Monday, December 07, 2009

'Malaysian Gods' at Dubai International Film Festival

Coincidentally, I know Amir personally since end of 90s as a writer and he has been in film making since some time. Last time I met him was last year during a dialogue.

It is good to know his latest film, will be in DIFF. I will definitely be there.

Another coincidental, Abdulhamid Juma, the DIFF chairman is also a friend whom I know since my Dubai Internet City's days.

MALAYSIAN GODS

Muhr AsiaAfrica Documentary

Malaysia/2009/Tamil dialogue with English subtitles/Colour and Black & White/DVCam/70 mins
Directed by: Amir Muhammad

Following the sacking of Malaysian Deputy Prime Minister Anwar Ibrahim in 1998, the country witnessed widespread protest. A decade on, how much has changed?

Friday, December 11 2009, 18:45MOE 9Buy Ticket
Sunday, December 13 2009, 15:30MOE 9Buy Ticket


MALAYSIAN GODS

Muhr AsiaAfrica Documentary

Malaysia/2009/Tamil dialogue with English subtitles/Colour and Black & White/DVCam/70 mins
Middle East Premiere Premiere
Interests: Documentary

Synopsis

In September 1998, Anwar Ibrahim was sacked as Deputy Prime Minister of Malaysia. His expulsion and subsequent trial for corruption and sodomy triggered a wave of street protests by his supporters and those who were against the authoritarian rule of the government. 'Malaysian Gods' takes a look at several pivotal protests that took place in the year following his sacking. It eschews archival footage in favour of interviews with people who are living, working in or visiting the actual locations of the demonstrations, to discover what people now have to say about their lives, hopes and dreams.

Together, we can save our planet

Do you think the recent controversy would lead to increased scepticism towards the issue of global warming?
  • 2,500 scientists carried out the review process
  • 192 nations are meeting in Copenhagen
Below, a piece from Gulf News Editorial

We can save our planet

In scientific journals the question is no longer whether humans are to blame, but how little time we have got left to limit the damage. Yet so far the world's response has been feeble and half-hearted.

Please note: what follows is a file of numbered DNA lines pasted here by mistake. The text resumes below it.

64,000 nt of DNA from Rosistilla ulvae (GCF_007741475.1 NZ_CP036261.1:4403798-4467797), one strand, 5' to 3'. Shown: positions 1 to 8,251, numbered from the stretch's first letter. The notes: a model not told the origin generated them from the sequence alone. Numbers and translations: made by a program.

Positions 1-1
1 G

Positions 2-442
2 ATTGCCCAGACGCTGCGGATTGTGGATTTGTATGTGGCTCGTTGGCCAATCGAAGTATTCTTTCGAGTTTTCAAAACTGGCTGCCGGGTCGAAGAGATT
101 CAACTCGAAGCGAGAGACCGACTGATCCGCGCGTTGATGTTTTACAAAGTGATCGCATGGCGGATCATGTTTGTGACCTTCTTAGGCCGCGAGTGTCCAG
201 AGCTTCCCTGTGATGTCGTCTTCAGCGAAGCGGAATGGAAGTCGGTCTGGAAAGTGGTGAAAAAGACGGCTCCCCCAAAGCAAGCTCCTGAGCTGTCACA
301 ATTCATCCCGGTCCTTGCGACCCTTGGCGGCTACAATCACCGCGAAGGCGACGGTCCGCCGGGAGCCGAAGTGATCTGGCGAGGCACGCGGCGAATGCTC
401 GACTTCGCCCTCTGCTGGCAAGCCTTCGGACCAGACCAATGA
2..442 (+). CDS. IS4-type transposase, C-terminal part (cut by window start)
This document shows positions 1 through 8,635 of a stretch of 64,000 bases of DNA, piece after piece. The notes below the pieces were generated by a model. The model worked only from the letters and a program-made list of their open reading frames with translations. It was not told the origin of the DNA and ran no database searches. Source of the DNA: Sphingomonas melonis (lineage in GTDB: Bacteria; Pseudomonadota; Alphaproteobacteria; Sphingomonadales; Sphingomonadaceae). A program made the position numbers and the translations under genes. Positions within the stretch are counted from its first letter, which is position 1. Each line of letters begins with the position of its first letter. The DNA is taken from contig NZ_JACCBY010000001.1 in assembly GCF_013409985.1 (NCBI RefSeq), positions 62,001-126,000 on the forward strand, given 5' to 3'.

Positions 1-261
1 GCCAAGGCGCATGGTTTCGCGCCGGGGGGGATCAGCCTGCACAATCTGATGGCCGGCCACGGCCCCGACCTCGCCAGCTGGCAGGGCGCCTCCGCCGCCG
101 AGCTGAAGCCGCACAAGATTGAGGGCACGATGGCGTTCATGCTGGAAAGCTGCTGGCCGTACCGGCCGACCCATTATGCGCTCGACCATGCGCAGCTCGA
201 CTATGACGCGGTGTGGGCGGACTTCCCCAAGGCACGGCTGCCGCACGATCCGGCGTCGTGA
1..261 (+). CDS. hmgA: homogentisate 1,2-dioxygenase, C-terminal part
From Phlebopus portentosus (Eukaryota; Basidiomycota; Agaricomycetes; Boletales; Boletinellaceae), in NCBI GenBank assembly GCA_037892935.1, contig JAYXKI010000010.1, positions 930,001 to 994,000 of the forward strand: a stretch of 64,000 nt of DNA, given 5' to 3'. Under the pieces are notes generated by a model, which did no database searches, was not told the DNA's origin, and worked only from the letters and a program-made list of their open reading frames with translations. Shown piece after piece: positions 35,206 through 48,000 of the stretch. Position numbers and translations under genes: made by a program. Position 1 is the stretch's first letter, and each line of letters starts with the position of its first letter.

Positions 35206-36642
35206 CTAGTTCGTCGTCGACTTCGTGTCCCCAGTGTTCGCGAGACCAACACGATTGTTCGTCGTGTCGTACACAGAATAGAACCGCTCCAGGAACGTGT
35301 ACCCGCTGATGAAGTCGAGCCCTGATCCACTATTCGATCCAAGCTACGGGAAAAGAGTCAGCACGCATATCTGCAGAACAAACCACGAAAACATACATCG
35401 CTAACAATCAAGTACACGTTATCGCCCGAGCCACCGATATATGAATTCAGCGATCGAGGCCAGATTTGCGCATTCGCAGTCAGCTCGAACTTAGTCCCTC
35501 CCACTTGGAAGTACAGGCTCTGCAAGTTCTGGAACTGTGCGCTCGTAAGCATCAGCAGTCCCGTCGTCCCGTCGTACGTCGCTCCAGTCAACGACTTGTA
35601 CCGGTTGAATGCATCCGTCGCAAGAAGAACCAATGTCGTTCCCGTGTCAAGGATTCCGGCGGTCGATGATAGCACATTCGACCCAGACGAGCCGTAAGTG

• Image Credit: Gulf News

Unless we combine to take decisive action, climate change will ravage our planet, and with it our prosperity and security. The dangers have been becoming apparent for a generation. Now the facts have started to speak: 11 of the past 14 years have been the warmest on record, the Arctic ice cap is melting and last year's inflamed oil and food prices provide a foretaste of future havoc.

In scientific journals the question is no longer whether humans are to blame, but how little time we have got left to limit the damage. Yet so far the world's response has been feeble and half-hearted.

Climate change has been caused over centuries, has consequences that will endure for all time and our prospects of taming it will be determined in the next 14 days.

We call on the representatives of the 192 countries gathered in Copenhagen not to hesitate, not to fall into dispute, not to blame each other but to seize opportunity from the greatest modern failure of politics. This should not be a fight between the rich world and the poor world, or between east and west. Climate change affects everyone, and must be solved by everyone.

The science is complex but the facts are clear. The world needs to take steps to limit temperature rises to 2C, an aim that will require global emissions to peak and begin falling within the next 5 to 10 years. A bigger rise of 3-4C — the smallest increase we can prudently expect to follow inaction — would parch continents, turning farmland into desert. Half of all species could become extinct, untold millions of people would be displaced, whole nations drowned by the sea.

Few believe that Copenhagen can any longer produce a fully polished treaty; real progress towards one could only begin with the arrival of President Barack Obama in the White House and the reversal of years of US obstructionism. Even now the world finds itself at the mercy of American domestic politics, for the president cannot fully commit to the action required until the US Congress has done so.

Firm timetable